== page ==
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Montana man honoring the deceased with casket-making business

Brad Opheim.jpg
Brad Opheim
Brad Opheim Casket.jpg
Posted at 6:03 PM, Mar 02, 2023
and last updated 2023-03-02 20:03:39-05

VAUGHN - Death is never easy and often comes unexpectedly.

The cost and stress associated with final arrangements can be staggering.

A Vaughn nan is doing his part to make the loss of a loved one a little easier to bear.

Building is in Brad Opheim’s blood.

“Well, I started building houses with my dad when I was probably ten,” said Brad Opheim

Brad was born in Glasgow and raised in Opheim, a town named after his great-grandfather, who was also the town’s first postmaster.

His family moved to the Sun River Valley when he was nine years old.

How he got into casket making more than 20 years ago is personal.

Brad Opheim.jpg

“My brother, who lost his 19-year-old son in a car accident, he asked me if I'd be willing to build a casket for him,” said Opheim. “It was very personal to me. Knowing my nephew like I did, he was a good young man and always had a positive attitude.”

Most of his caskets are made from blue pinewood from the Seeley Lake area.

“It's kind of a throwaway wood or used to be,” said Opheim. “But I find a lot of beauty in it. Everyone that I build turns out different.”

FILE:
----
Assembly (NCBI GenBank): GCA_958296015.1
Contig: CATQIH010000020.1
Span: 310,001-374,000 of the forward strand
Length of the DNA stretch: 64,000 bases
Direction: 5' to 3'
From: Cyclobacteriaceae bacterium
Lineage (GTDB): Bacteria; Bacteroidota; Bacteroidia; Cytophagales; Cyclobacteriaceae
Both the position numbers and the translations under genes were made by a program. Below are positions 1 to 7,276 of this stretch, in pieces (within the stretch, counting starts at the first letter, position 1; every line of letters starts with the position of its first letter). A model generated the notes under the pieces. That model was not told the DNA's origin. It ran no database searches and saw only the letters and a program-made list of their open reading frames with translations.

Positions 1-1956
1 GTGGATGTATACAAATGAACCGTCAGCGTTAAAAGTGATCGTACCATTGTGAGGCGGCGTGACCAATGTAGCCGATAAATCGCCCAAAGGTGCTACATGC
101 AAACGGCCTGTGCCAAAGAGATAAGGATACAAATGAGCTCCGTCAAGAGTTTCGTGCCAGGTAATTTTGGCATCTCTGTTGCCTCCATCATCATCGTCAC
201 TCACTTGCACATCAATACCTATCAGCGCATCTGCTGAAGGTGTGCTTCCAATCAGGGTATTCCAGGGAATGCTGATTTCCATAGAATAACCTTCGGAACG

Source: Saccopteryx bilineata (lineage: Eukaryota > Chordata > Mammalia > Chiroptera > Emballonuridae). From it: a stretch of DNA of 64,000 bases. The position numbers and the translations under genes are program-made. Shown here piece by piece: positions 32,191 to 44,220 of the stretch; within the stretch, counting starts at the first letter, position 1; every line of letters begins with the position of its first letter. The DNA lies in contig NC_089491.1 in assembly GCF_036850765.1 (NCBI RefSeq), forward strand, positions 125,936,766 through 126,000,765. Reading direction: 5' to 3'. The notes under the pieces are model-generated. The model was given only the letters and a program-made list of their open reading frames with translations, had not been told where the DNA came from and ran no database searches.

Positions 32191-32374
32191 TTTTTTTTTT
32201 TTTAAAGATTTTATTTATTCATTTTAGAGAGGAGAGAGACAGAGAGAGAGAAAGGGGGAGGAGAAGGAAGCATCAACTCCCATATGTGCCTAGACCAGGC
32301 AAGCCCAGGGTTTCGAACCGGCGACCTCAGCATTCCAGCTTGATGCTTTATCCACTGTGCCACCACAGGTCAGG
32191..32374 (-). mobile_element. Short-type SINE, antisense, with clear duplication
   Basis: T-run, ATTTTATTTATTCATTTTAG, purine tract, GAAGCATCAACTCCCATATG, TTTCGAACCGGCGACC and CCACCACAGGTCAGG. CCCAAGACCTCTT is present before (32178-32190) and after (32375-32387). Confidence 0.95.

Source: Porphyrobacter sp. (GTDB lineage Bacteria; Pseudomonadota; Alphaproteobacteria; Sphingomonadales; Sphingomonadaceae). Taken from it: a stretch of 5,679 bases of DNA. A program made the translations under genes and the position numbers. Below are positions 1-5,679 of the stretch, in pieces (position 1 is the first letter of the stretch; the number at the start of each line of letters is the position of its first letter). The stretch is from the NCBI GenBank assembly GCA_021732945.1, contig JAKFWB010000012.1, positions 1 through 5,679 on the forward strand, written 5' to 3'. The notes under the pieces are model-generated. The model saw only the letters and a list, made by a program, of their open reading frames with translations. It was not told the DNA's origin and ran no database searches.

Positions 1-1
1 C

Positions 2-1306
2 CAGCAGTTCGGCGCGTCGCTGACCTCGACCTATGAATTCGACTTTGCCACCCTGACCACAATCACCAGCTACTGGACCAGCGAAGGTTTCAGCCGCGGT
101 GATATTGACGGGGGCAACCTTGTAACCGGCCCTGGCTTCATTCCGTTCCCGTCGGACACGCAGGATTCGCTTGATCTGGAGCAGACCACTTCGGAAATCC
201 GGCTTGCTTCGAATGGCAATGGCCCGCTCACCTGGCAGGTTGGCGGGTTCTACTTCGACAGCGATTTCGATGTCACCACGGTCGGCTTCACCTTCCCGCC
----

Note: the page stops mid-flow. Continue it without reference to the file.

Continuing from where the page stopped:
Brad has a sister in Wyoming who makes the muslin casket liners.

Every casket is different, and every person Brad builds a casket for has an interesting story.

“I’ve heard so many wonderful stories of these people’s lives and the pioneers they were even and how they moved into this country and just marvelous stories,” said Opheim. “And it makes me want to know them. I wish I would have known them, but I know them more because of the story that I've been told by their children and families.”

Brad Opheim

Brad says it took a while for him to earn the trust of funeral homes but over time has built a good relationship.

He says some of the toughest caskets he makes are for toddlers who have died.

Brad also makes urns, a skill he’s taken to a literary-like level. He’s created an urn that resembles a set of books.

“You can just sit on the mantle or put it in a bookcase for the ashes of someone they're keeping,” said Opheim.

Opheim’s caskets range in price from about $1,600 to $2,000.

He’s delivered them to Arizona, Utah, Idaho, and many places in Montana.

He says the cost of shipping the caskets is prohibitive, so he will deliver them or meet the customer halfway.

Brad Opheim Casket.jpg

His urns sell for about $115 and include shipping.

He’s made vessels for pets that have passed. His carpentry skills have also had a hand in making his share of clocks which he also sells.

Brad says he knows many of the people and families he makes caskets for. Some will pre-order their caskets.

During the pandemic, one such customer who was a familiar face, walked through the door

“Poor little guy. He was old and shrunk up and little,” said Opheim. “As soon as he came through the door, I knew who he was. He was my Little League coach and he ordered his casket that day and within weeks he passed. And so that was very touching."

Brad estimates he built more than 200 caskets. At 67, he shows no signs of slowing down.

“I hope to continue till the day I die,” said Opheim. “That would be just fine. I hope there's one left for me.”

More information on Opheim’s caskets can be found on his website.